“Bumble bee queens, honey bees, and solitary bees
start emerging from their winter homes ready to feast on the
landscape as early as March,” says University of Illinois Extension
horticulture educator Kelly Allsup. “Feed them from your garden by
planting a mix of crocus, snow drops, Siberian squill, grape
hyacinth, and bluebells to ensure many sources of nectar when little
else is in bloom.”
According to Allsup, crocus and snowdrops are a gardener’s favorite
because they are some of the first spring flowering bulbs to arrive
after the cold temperatures. “Emerging snowdrops in late winter let
us know the soil is warming and spring is coming. Both of these
spring flowers do best in full sun to partial shade and look
stunning when planted en masse,” she says.
Siberian squill is another hardy favorite for spring as it easily
naturalizes in lawns and other areas creating large drifts of blue.
These flowers prefer partial shade to full sun and bloom in early
spring before trees leaf out.
“Grape hyacinth is a showy fragrant blue flowering bulb coveted by
most bees,” Allsup says. Each bulb produces around three flowering
scapes that contain urn shaped, tightly packed vivid flowers. Grape
hyacinths provide an outstanding floral display when planted in
drifts in partial shade to full sun.
“Hyacinth is an abundantly fragrant and very
showy. They come in a wide range of colors from blue, purple, pink,
magenta, red, and white and make a good early nectar source for bees
and butterflies,” Allsup explains.
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Hyacinth bulbs grow well in full sun and should be deadheaded after flowers are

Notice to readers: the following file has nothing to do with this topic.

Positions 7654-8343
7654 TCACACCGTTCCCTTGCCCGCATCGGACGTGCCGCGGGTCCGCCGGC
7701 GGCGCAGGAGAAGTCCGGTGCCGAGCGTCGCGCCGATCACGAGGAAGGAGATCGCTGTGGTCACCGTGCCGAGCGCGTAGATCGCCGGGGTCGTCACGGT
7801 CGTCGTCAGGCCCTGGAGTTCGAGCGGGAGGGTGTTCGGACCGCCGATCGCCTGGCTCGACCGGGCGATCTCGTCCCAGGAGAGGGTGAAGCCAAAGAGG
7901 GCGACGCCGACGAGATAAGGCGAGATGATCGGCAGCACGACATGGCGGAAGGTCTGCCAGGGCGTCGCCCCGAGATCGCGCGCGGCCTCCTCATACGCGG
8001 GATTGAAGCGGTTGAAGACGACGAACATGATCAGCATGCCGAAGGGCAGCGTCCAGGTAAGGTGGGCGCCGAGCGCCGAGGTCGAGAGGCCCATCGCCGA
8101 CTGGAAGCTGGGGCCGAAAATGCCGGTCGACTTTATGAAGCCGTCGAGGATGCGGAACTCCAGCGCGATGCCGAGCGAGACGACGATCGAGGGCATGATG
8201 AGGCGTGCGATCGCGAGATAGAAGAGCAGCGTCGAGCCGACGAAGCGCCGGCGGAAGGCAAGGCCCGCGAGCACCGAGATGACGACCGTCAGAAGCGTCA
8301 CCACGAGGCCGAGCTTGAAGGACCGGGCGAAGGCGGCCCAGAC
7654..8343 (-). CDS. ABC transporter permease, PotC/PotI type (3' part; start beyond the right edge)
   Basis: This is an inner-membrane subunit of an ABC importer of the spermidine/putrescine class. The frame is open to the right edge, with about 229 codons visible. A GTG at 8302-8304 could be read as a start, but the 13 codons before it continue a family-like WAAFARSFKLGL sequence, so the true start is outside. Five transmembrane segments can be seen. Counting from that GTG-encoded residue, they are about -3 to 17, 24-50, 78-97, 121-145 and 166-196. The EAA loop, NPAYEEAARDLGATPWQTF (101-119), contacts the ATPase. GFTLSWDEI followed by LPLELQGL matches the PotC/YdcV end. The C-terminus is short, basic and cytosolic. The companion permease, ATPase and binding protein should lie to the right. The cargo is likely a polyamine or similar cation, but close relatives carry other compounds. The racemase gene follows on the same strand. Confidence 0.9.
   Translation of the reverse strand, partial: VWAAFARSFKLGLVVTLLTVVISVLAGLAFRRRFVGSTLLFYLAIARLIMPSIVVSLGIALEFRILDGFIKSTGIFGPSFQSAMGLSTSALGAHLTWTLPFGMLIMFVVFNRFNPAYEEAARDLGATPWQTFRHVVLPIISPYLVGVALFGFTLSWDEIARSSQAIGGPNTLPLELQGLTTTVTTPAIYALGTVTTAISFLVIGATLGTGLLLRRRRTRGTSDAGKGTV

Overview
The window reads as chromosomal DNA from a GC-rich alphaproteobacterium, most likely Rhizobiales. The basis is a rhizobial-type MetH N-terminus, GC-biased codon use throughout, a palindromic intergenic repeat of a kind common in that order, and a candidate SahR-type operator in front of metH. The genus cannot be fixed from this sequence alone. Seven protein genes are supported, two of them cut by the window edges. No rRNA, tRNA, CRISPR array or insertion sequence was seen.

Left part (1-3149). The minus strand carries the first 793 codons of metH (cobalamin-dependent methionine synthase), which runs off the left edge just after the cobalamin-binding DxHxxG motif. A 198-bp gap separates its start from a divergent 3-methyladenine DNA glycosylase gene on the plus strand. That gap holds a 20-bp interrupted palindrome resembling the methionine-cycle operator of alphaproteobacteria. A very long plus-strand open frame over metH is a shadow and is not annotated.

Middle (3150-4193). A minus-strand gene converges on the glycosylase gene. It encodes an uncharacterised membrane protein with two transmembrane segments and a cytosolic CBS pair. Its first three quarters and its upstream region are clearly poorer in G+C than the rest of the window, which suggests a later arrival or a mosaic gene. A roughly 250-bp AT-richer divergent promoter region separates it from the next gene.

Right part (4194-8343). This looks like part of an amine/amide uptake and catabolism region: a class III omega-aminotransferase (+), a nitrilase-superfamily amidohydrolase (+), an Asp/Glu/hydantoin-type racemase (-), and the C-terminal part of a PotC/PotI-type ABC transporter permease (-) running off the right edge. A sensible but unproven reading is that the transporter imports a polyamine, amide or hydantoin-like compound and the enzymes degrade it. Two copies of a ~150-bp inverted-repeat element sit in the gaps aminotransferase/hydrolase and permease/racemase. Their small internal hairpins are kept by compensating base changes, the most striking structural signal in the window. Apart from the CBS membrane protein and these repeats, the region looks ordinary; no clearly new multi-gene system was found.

spent to increase energy to the bulb. They are best displayed en masse. Allsup
suggests that gardeners should be cautious when handling these bulbs as some
growers have experienced allergic reactions.
Another bee-friendly flower is winter aconite. “Winter aconite is only a half an
inch tall but it is attractive to honeybees, mining bees, and hover flies. It is
very bright yellow so it also pulls a passerby into the landscape,” she says. It
is best grown in full sun during flowering but shaded by trees when they leaf
One of the first spring bulbs to bloom is the glory-of-the-snow flower and “it
blooms just in time to the feed the overwintering bees,” Allsup says. The
flower’s purple strappy petals with a bright white middle grows in full sun to
part shade and spreads by offsets. Only six inches tall, it easily naturalizes
in a garden space. As the garden warms up, the leaves will fade.
“A bit of strategic planting this fall will not only give you welcome blooms
this spring, but keep your garden buzzing with bees,” Allsup concludes.
[News Source: Kelly Allsup, Extension
Terri Miller, MPA
County Extension Director - Unit 16]